In 1952 Emory Cook said that the staff at Cook Laboratories used several slightly modified Pickering cartridges. On inspection it became clear that the short arm wands (cartridge holders/headshells) of the Livingston binaural tonearm have a low mass and therefor cartridges with a relatively high compliance are needed. Above at right the second model of the Livingston arm is shown.

The Cook Binaural system was for the adventurous record collector and hifi enthousiast. To play back the records today in an authentic set up, one would need such cartridges and a Livingston tonearm. But modern cartridges will do of course. And there are possibly more options as far as arms are concerned.



COOK BN/mn preamplifier for the reproduction of COOK Binaural records, for binaural radio broadcasts and for binaural tape.

The Cook BN/mn (Binaural / monaural) preamplifier is designed in such a way that both binaural and monaural records can be played. One channel of the amp is a regular channel for reproduction of any monaural disc cut according to the NAB standard or other characteristics used by record companies. The other channel of this pre-amplifier has no such correction. The binaural discs are cut that way. At left on the front is a selector for RADIO OR TAPE and DISC. There are knobs for BASS and TREBLE adjustment, for GAIN (including on/off switch), and FOCUS (which we call nowadays BALANCE). At the top at right is the selector to choose between BN (Binaural) or NORM (Normal).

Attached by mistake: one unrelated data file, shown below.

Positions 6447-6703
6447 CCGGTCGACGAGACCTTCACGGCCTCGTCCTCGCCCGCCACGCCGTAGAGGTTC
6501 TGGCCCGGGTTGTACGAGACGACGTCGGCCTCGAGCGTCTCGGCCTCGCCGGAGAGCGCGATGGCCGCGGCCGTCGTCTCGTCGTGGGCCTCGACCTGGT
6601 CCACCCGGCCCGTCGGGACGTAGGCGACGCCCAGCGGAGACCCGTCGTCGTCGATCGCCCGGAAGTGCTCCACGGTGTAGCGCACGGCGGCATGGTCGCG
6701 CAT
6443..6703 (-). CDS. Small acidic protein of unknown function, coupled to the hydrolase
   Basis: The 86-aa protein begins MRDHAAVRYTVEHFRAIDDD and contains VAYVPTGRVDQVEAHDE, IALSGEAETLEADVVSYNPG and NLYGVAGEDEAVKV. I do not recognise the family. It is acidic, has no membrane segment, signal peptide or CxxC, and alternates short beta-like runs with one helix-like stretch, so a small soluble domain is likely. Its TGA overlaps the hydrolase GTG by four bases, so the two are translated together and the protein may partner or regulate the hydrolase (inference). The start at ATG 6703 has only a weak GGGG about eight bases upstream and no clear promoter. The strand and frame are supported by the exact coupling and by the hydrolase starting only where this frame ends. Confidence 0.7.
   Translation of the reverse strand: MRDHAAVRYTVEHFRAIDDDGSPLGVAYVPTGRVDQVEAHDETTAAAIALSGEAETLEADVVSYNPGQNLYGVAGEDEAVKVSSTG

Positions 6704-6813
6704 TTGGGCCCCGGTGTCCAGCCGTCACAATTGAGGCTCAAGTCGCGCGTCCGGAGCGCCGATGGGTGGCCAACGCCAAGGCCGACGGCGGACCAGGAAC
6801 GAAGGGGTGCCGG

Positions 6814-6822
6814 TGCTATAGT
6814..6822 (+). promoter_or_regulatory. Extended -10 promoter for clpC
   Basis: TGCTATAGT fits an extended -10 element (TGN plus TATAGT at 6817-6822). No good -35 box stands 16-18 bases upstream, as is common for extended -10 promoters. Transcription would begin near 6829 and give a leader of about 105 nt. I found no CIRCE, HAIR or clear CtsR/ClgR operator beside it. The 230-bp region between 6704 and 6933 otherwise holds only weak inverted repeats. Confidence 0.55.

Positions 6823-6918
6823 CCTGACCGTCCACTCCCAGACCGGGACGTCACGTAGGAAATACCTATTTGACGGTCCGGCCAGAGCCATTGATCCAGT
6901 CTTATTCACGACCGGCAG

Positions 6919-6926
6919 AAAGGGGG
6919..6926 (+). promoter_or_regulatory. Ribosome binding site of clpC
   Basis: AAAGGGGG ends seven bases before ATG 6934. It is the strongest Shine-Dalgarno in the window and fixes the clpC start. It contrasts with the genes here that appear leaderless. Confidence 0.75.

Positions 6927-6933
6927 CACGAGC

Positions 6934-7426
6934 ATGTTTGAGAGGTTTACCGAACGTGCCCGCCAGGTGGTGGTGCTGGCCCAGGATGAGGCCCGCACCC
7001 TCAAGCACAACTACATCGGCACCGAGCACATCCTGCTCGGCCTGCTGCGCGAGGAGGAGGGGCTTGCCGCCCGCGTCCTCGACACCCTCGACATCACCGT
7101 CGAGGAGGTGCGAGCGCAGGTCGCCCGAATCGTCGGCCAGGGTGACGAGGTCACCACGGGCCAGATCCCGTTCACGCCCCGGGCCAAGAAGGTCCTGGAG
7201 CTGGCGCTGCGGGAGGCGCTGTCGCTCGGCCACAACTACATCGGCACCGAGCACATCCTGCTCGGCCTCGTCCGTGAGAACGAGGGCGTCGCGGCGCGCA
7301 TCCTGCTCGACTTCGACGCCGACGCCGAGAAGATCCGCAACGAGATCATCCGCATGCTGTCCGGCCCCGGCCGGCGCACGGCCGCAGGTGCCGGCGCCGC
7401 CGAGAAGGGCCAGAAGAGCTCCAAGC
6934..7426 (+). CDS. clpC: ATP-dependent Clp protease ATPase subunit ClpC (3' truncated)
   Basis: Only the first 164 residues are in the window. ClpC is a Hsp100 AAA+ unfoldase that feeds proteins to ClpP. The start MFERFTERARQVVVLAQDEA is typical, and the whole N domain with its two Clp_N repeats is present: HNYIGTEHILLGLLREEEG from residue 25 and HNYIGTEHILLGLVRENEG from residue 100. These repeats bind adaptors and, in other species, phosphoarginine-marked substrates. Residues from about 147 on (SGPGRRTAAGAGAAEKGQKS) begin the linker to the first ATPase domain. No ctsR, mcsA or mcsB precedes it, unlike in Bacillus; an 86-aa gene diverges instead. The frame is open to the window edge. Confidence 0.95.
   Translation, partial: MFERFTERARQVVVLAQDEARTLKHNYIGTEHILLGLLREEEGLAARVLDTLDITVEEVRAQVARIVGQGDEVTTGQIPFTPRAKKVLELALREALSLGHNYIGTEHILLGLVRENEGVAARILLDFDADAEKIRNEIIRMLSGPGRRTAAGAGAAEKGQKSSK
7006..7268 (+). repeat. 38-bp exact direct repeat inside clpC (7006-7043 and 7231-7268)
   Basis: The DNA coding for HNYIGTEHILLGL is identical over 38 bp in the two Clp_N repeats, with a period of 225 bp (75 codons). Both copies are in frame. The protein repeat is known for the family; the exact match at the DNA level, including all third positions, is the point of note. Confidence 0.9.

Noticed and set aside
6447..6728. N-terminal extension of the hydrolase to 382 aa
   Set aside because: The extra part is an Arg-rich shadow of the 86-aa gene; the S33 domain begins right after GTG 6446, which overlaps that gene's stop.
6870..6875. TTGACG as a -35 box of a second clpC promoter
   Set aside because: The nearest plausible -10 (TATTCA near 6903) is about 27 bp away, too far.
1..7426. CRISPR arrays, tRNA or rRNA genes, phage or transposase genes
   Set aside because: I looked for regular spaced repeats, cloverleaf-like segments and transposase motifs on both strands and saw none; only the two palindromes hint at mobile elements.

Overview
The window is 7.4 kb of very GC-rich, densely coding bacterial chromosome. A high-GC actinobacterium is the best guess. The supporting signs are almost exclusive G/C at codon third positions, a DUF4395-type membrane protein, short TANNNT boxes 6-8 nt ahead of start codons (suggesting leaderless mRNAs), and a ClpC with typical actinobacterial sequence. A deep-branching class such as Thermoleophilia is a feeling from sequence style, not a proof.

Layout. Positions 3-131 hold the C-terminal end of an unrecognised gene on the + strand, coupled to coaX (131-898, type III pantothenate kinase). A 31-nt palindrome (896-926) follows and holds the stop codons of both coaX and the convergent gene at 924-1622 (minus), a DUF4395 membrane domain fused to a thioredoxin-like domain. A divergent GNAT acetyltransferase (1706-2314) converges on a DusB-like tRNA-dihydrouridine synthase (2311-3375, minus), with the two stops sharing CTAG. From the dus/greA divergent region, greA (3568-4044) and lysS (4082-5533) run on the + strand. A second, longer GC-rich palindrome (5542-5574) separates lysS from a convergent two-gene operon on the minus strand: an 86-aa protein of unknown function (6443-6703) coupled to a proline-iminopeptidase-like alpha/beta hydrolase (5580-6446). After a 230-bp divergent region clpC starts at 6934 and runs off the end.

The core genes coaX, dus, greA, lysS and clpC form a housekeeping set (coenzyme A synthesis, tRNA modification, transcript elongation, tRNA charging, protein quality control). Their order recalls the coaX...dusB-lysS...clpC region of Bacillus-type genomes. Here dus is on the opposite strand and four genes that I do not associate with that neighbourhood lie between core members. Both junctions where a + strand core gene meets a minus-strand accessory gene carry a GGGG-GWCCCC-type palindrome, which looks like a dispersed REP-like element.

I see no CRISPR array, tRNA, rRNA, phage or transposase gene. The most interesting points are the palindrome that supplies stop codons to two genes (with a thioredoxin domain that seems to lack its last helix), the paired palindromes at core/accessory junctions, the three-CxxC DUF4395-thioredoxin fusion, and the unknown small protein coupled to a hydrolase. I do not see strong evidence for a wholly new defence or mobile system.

For the reproduction of the binaural records special equipment is needed, or at least a pre-amplifier with independent tone controls for the left and right channel, and possibly it should have frequency related turnover switches.
In High Fidelity of November-December 1953, the Cook Binaural Preamplifier was reviewed.
Actually it was more a description of how the Cook Binaural pre-amplifier works.

I quote one important passage in editor Charles Fowler's review:

"This preamplifier control unit is the product of Emory Cook, whose binaural disk recording system is currently, as far as we know, the only one in use. As readers know, Cook records have left-ear sound in a band of grooves at the outside edge of the disk. Right-ear sound is recorded in an inside track. To play back these records, two cartridges - spaced apart with great precision - are required, also two preamplifiers (or BN unit such as the one under discussion), two amplifiers, and two speakers. The left-ear or outside track is recorded with a 500 cycle turnover and with NAB pre-emphasis. The right-ear or inside track is recorded with the same 500-cycle but without pre-emphasis."

Binaural Arm and Twin-Channel amplifier by Licingston Electronic Corporation - Equipment for early stereo records - 1953

Livingston Electronic Corporation, manufacturers of Binaural Arm and Twin-Channel Amplifier.
Advertisement taken from High Fidelity Magazine of September-October, 1953. Edited by R.A.B.